17 managed spindles. 1 ) Server LUN configuration with only RAID - Figure Provisioning the OS LUNs from the same RAID group as ONTAP Select allows the hypervisor OS (and any client VM that is also provisioned from that storage) to benefit from RAID protection . This - a single s prevent drive failure from bringing down the entire system. configuration Best Practice If the physical server contains a single RAID controller managing all locally attached disks, NetApp recommends creating a separate LUN for the server OS and one or more LUNs for ONTAP Select. In the event of boot disk corruption, this best practice allows the administrator to recreate the OS LUN without affecting ONTAP Select. Local Disks Split Between ONTAP Select and OS e other possible configuration provided by server vendors involves configuring the system with multiple Th RAID or disk controllers. In this configuration, a set of disks is managed by one disk controller, which . A managed by a hardware RAID controller is might or might not offer RAID services second set of disks that is able to offer RAID 5/6 services. With this style of configuration, the set of spindles that sits behind the RAID controller that can provide RAID 5/6 services should be used exc lusively by the ONTAP Select VM. Depending on the total storage capacity under management, into one or more RAID groups and the disk spindles you should configure more datastores, with all datastores one or more LUNs. These LUNs would then be used to create one or being protected by the RAID controller. The first set of disks is reserved for the hypervisor OS and any client VM that is not using ONTAP . 2 Figure , as shown in storage 17 © 2016 NetApp, Inc. All rights reserved. rights reserved. © 2019 NetApp, Inc. All ONTAP Sel e Product Architecture and Best : ct Practices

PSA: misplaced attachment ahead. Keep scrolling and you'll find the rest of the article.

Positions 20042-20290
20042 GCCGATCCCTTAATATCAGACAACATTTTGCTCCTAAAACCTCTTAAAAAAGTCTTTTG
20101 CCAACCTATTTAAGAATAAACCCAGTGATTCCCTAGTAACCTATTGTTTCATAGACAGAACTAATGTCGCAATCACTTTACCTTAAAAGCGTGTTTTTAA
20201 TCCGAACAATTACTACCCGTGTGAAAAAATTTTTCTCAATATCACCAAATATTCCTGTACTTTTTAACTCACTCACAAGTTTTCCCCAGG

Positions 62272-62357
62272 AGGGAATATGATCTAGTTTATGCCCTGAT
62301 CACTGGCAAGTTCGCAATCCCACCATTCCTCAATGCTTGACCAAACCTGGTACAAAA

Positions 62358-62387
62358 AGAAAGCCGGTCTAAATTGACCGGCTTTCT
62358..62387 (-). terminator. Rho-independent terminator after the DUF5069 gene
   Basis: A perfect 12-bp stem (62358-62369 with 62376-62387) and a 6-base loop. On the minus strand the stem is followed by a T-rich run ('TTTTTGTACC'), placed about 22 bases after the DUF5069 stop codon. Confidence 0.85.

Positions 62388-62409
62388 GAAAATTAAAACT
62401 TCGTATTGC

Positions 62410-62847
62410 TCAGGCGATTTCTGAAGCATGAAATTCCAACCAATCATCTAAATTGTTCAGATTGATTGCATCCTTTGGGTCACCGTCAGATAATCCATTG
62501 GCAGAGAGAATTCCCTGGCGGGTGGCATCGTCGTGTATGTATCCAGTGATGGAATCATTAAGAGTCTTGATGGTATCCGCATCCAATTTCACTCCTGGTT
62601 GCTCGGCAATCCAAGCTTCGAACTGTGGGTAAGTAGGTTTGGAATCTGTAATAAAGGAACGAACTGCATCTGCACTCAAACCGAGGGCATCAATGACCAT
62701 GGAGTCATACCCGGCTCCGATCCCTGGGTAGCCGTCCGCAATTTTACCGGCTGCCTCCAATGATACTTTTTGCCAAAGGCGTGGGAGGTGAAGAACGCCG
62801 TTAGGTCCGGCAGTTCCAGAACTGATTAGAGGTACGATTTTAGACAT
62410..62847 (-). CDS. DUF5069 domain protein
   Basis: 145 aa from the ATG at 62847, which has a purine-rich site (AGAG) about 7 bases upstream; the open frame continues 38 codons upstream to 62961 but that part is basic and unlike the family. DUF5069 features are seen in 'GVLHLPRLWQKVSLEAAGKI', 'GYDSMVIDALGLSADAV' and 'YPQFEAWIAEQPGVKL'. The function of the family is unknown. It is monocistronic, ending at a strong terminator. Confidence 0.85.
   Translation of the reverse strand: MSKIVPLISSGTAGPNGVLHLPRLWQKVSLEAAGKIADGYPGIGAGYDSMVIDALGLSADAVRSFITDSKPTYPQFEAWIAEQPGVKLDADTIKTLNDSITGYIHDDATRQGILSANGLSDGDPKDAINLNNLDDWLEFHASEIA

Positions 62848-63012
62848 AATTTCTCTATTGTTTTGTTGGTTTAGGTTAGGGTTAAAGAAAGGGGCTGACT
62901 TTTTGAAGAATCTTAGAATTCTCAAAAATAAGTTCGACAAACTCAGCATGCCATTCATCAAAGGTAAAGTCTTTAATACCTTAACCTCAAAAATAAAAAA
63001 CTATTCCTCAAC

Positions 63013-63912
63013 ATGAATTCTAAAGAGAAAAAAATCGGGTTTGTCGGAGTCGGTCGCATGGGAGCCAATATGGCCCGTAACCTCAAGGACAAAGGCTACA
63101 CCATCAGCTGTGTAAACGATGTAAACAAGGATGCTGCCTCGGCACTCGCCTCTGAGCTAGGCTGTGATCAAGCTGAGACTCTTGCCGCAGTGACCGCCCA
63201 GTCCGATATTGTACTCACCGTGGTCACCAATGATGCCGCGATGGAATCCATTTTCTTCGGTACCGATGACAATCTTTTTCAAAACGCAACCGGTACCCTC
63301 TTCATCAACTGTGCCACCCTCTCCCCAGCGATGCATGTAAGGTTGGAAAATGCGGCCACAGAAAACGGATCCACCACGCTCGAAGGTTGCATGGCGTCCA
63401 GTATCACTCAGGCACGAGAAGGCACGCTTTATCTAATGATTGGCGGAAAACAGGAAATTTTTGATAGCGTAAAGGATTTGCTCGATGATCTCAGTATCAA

18 2 ) Server LUN configuration on mixed RAID/non - RAID system. Figure Multiple LUNs LUN configurations must change. When using There are two cases for which single - RAID group/single - In addition a single LUN SA - NL can , S or SATA drives, the RAID group size must not exceed 12 drives. either individual file system extent maximum become larger than the underlying hypervisor storage limits maximum size hen the underlying physical storage must be broken up into T . size or total storage pool multiple LUNs to enable successful file system creation. Best Practice ONTAP Select receives no performance benefits by increasing the number of LUNs within a RAID group. SAS configurations or - Multiple LUNs should only be used to follow best practices for SATA/NL to bypass hypervisor file system limitations. VMware vSphere Virtual Machine File System Limits 64TB. A VMFS file system cannot use The maximum extent size on a VMware vSphere 5.5/6.x server is disks or LUNs that are larger than this size. The maximum size of an ESX 5.5/6.x hosted datastore is also 64TB. This datastore can consist of one large extent or multiple smaller extents. B of storage attached, multiple LUNs must be provisioned for the host, each If a server has more than 64T - smaller than 64TB. Creating multiple RAID groups to improve the RAID rebuild time for SATA/NL SAS drives also results in multiple LUNs being provisioned. quired, a major point of consideration is making sure that these LUNs have When multiple LUNs are re similar and consistent performance. This is especially important if all the LUNs are to be used in a single tinctly different performance ONTAP aggregate. Alternatively, if a subset of one or more LUNs has a dis profile, we strongly recommend isolating these LUNs in a separate ONTAP aggregate. Multiple file system extents can be used to create a single datastore up to the maximum size of the ty that requires an ONTAP Select license, make sure to specify datastore. To restrict the amount of capaci a capacity cap during the cluster installation. This functionality allows ONTAP Select to use (and therefore require a license for) only a subset of the space in a datastore. 18 © 2016 NetApp, Inc. All rights reserved. rights reserved. © 2019 NetApp, Inc. All ONTAP Sel e Product Architecture and Best : ct Practices